I'll do anything for BlogHer; even try out Facebook Places. I resisted Foursquare and Gowalla and other similar services, but when BlogHer asked me to report on Facebook Places, I couldn't say no.
First, I'll explain how to use it. Then I'll describe how reactions to it have split along gender lines. Finally, I'll tell you how to deal with privacy settings for this new Facebook service.
How to Use Facebook Places
Start with the Facebook app on your GPS enabled smart phone. You'll see the new Places icon in the Facebook options.
When you choose Places, it may ask to use your location. It may ask for a zip code. Eventually, it offers you a list of nearby places based on your current location. You select the one where you are. You can add a comment about the place if you want.
The first place I shared was Sandia Chile Grill. (They make a great burrito there, but I didn't mention it.) It immediately appeared in my list of Places on my smart phone. It also appeared on my Wall in the browser-based Facebook application. Only my friends could see it because of previous privacy settings I'd made on Facebook.
In addition to my friends being able to see where I was, my friends could tag me to say that I was in the same place they were. Even if I didn't know they were doing it.
You need to do more than depend on your previous privacy settings for Places, but we'll get to that in a minute.
If you need more details about how to use Places, check out A Field Guide to Using Facebook Places by Jolie O'Dell or Facebook Places Tells Friends Where You Are - Here's How it Works by Josh Kirschner.
Reactions Split Along Gender Lines
Only a few hours after Places was announced, it became clear that men and women felt differently about it. Men were enthusiastic about how great Places was. The post I mentioned by Josh Kirschner is an example, and see Jason Kincaid's first report on Places at TechCrunch, too. He complains that it's confusing, but doesn't suggest you might not want to use it at all. (Kincaid's post has been updated a couple of times with some clarifications that are important about how Places works.)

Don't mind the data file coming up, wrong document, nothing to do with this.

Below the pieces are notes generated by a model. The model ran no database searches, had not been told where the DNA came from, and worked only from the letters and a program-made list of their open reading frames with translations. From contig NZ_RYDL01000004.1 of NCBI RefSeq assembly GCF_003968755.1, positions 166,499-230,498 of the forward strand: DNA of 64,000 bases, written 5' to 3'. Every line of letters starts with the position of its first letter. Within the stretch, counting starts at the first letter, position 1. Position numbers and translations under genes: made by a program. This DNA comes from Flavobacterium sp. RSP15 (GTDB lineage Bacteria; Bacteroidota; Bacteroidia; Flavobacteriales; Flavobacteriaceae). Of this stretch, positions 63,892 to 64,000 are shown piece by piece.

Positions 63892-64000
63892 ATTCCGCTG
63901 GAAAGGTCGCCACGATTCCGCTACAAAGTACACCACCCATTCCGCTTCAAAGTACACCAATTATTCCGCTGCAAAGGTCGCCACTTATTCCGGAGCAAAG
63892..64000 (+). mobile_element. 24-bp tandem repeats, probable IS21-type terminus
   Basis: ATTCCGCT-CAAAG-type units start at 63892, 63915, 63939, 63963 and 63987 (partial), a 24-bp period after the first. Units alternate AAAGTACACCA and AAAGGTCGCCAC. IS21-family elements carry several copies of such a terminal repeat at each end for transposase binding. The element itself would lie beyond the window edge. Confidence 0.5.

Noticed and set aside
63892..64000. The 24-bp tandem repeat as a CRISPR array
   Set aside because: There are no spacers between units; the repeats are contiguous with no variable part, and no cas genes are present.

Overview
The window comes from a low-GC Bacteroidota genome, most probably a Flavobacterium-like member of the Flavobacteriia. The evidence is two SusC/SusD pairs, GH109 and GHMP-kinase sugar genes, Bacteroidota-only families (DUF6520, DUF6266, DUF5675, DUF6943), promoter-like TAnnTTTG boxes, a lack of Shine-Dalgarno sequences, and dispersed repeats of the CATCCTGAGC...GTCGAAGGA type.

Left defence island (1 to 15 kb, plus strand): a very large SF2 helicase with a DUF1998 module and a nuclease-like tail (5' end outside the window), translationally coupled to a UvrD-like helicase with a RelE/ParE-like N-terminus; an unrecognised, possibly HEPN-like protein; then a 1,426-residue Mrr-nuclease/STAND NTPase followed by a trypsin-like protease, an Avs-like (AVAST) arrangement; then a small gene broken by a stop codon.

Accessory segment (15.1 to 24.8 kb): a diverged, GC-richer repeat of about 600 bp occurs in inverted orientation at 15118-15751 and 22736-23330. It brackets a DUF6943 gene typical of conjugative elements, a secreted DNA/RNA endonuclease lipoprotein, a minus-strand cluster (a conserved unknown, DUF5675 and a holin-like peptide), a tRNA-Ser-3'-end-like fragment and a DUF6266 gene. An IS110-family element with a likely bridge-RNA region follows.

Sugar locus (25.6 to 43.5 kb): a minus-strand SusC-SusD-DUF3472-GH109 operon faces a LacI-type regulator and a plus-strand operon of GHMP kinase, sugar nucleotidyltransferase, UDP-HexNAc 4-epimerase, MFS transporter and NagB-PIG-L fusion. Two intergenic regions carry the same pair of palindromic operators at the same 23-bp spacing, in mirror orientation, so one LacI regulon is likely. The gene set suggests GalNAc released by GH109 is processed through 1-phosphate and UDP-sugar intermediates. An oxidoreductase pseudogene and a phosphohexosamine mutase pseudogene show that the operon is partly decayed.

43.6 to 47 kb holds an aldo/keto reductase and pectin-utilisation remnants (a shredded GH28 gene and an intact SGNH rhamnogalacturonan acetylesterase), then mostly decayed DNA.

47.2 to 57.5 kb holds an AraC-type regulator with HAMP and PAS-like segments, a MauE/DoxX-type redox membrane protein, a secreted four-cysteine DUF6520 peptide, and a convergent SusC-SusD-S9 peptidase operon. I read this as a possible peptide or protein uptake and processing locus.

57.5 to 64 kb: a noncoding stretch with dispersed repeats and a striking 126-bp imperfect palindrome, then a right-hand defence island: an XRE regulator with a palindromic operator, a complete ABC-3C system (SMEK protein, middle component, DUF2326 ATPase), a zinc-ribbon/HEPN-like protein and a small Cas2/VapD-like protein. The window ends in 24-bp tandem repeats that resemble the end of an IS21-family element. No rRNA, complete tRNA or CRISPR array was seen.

Women, on the other hand, were posting articles such as Facebook Places: What it is, how you can opt out and Does the internet really need me to check in?, both by Whitney Drake. Facebook Places Outrage by MamaPop, Facebook Places = pleaserobme.com by written inc., The Deal with Facebook Places & Privacy in English by Liz Gannes and How to Almost Sabotage a Dinner Party with Facebook Places at Advertising Age are other negative reactions from women.
Apart from the guys who saw something new and cool and gals who worried about privacy and safety, the third reaction I saw was to the business potential for small business owners that comes with Places. Use Facebook Places to Boost Business and Lift Sales at Entrepreneur.com and Earn Travel Rewards for Checking into Facebook Places by Jennifer Van Grove are examples of that reaction.
How to Deal with Privacy in Places
If you want to use Places, you need to get into your Facebook privacy settings and make some decisions about options that weren't there before.
You'll see a Places I Check Into in the menu. Mine was set by default to friends only because of some previous privacy settings I'd chosen. But that's not enough if you really want to be careful.
Make sure you have selected Custom in the menu on the left, then click the Customize Settings link.
Start with the "Things I Share" choices. Here you see the option to pick who can see the Places you've checked into, and the option that lets anyone else who is in the same place see that you are there.
If you don't want people who are in the same location as you to know you are there, deselect the "People Here Now" option.
Then move down the page to the "Things Others Share" choices. If you don't want Friends to share where you are, select disable for "Friends Can Check Me in to Places."
Lifehacker has an article explaining how to disable Places completely in your Facebook account. SheGeeks has a high-level look at the overall trends in location based services in Mobile News Wave: Facebook Places, Foursquare, and Google.
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